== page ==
Not sure what you mean by "many" if statements, but most people will use two nested for loops to create the bricks - an inner for loop to create each row and an outer for loop to do multiple rows. Then, you only need to create one set of statements to create each brick.
[EDIT - addition]
There's nothing wrong with what you have done. This is a perfect ...
the pseudocode for Mario
for height of pyramid
for (calculate nr. of spaces at height)
print ' '
for (calculate nr. of hashes at height)
print a newline
I'd defer from saying more since, well, that would kill all the fun of the problem :)
Note that you've got other problems, too... your conditions aren't correct. You ...
I am not sure what your problem is, but you can call break at any time, here is an example:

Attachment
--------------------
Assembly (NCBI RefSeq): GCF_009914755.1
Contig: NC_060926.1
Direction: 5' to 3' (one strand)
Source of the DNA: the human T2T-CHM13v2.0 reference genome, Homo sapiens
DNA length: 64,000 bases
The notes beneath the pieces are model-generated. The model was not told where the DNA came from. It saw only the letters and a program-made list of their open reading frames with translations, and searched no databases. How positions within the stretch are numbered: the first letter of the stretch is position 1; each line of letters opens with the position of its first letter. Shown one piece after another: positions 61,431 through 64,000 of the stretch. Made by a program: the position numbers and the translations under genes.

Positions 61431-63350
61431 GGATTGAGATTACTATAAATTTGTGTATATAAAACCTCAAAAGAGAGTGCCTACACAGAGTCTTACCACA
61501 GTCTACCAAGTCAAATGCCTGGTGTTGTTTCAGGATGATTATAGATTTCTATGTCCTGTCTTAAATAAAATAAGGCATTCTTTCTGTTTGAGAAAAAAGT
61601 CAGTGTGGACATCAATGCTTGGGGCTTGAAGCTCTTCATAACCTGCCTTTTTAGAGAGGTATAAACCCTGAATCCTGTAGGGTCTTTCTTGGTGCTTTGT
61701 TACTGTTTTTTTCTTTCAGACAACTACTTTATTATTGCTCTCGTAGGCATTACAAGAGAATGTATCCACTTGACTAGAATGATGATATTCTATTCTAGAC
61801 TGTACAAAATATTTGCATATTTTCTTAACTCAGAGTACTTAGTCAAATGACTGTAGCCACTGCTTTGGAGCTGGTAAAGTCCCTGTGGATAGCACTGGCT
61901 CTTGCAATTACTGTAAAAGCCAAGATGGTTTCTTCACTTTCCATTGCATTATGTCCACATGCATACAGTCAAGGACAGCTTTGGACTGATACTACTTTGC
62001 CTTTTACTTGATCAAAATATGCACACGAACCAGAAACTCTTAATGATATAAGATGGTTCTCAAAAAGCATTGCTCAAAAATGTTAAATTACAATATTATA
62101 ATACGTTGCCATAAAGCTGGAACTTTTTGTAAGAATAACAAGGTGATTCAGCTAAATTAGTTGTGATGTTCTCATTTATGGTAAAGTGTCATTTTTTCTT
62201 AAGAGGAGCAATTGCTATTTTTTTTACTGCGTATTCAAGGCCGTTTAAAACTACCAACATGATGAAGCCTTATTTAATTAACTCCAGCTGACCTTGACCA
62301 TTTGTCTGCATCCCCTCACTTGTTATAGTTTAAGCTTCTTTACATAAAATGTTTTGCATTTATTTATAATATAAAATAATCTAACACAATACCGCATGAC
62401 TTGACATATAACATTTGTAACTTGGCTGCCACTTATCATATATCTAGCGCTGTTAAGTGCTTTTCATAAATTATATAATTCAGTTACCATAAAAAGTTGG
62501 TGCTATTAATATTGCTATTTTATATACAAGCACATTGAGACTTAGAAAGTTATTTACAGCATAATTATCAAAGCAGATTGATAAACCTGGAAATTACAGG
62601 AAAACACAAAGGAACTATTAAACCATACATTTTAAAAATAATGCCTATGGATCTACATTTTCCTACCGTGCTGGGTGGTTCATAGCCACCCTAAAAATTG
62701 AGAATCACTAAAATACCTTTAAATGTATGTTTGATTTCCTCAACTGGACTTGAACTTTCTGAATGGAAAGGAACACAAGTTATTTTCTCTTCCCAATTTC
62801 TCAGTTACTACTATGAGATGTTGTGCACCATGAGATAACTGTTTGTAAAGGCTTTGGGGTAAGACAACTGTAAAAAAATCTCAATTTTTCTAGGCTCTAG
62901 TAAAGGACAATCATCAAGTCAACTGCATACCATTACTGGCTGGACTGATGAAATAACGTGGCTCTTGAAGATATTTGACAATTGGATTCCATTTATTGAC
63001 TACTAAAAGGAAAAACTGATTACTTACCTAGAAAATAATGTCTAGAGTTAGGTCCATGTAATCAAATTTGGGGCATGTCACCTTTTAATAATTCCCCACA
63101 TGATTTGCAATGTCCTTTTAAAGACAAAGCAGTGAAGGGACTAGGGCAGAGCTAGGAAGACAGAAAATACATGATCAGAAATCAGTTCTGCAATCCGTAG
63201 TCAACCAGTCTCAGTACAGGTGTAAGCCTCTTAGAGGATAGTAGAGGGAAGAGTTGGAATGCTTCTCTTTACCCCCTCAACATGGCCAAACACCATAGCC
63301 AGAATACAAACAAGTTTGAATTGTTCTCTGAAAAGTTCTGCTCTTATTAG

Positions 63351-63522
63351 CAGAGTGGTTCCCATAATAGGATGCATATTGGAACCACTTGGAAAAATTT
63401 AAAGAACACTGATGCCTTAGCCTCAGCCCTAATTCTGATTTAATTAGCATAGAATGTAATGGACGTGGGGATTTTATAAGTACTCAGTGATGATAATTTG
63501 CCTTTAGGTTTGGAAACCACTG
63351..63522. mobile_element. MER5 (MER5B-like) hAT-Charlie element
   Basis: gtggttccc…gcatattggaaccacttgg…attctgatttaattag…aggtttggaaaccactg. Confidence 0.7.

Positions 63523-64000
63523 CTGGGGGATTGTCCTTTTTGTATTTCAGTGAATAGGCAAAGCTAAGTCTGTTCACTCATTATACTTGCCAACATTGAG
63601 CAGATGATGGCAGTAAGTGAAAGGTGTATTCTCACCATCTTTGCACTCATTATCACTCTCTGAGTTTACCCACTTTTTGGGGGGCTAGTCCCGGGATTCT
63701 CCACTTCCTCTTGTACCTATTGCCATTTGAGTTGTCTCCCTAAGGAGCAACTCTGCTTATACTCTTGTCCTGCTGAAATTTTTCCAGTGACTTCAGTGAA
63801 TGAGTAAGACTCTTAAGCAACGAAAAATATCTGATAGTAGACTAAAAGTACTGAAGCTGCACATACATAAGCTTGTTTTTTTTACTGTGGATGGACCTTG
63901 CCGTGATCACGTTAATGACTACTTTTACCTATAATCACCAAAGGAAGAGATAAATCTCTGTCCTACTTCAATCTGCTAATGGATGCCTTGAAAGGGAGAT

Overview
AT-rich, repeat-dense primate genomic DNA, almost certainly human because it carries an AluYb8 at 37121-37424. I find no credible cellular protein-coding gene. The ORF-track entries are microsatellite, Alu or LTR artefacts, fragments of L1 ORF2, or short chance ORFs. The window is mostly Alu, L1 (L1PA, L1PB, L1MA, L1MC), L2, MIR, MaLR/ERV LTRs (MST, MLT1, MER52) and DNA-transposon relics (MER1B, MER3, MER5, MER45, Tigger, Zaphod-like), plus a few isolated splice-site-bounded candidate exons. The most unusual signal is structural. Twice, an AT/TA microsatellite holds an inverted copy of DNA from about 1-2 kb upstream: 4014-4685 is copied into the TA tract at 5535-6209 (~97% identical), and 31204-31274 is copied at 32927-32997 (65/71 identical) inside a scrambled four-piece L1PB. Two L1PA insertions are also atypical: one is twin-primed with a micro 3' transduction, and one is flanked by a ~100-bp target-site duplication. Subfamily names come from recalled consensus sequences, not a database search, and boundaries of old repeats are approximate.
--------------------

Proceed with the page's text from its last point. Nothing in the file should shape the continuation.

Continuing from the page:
// For loop 1
for (int i = 0; i < n; i++)
// For loop 2
for(int k = 0; k < n; k++)
// When condition b you can break loop 1 and loop 2
if (condition b)
i = n;
Each round counts one vote per voter, for their top preferred, non-eliminated candidate. Once that vote is counted, program moves on to the next voter. From the C99 standard section 126.96.36.199:
A break statement terminates execution of the smallest enclosing switch or
In this case it terminates the the j loop and moves on to the ...
Look at the value of X after you create your first row of bricks. Using your image, that's 9 bricks in the first row. The 10th brick is going to be at x=405, outside the window. How are you going to position the 10th brick as the first brick of the next row? There's something missing. (Trying to make you think instead of just giving the answer. ;-) )
First of all, notice that inside a for loop you can use other variables as well, not only counter. E.g.:
for(counter = 1; counter <= height; counter++)
int row_number = counter;
int hash_quant = counter + 1;
Even further, you don't need to store the quantity counter + 1 in an extra variable. You could simply use it as is, in any ...